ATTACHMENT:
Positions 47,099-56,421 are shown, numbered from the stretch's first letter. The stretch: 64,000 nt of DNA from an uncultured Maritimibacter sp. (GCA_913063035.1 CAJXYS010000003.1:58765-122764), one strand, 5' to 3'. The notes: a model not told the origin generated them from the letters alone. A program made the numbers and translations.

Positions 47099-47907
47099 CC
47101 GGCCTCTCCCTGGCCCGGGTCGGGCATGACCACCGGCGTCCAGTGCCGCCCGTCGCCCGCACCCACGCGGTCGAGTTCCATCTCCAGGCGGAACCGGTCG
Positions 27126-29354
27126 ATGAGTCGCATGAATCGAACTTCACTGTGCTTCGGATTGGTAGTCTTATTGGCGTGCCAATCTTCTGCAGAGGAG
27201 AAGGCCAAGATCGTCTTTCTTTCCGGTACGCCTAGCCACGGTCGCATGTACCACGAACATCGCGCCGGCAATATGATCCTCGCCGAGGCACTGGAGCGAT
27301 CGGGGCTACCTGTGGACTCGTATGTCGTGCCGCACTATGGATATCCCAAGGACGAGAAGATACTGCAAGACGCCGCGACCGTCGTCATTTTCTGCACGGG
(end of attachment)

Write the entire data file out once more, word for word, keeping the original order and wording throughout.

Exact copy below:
Positions 47,099-56,421 are shown, numbered from the stretch's first letter. The stretch: 64,000 nt of DNA from an uncultured Maritimibacter sp. (GCA_913063035.1 CAJXYS010000003.1:58765-122764), one strand, 5' to 3'. The notes: a model not told the origin generated them from the letters alone. A program made the numbers and translations.

Positions 47099-47907
47099 CC
47101 GGCCTCTCCCTGGCCCGGGTCGGGCATGACCACCGGCGTCCAGTGCCGCCCGTCGCCCGCACCCACGCGGTCGAGTTCCATCTCCAGGCGGAACCGGTCG
Positions 27126-29354
27126 ATGAGTCGCATGAATCGAACTTCACTGTGCTTCGGATTGGTAGTCTTATTGGCGTGCCAATCTTCTGCAGAGGAG
27201 AAGGCCAAGATCGTCTTTCTTTCCGGTACGCCTAGCCACGGTCGCATGTACCACGAACATCGCGCCGGCAATATGATCCTCGCCGAGGCACTGGAGCGAT
27301 CGGGGCTACCTGTGGACTCGTATGTCGTGCCGCACTATGGATATCCCAAGGACGAGAAGATACTGCAAGACGCCGCGACCGTCGTCATTTTCTGCACGGG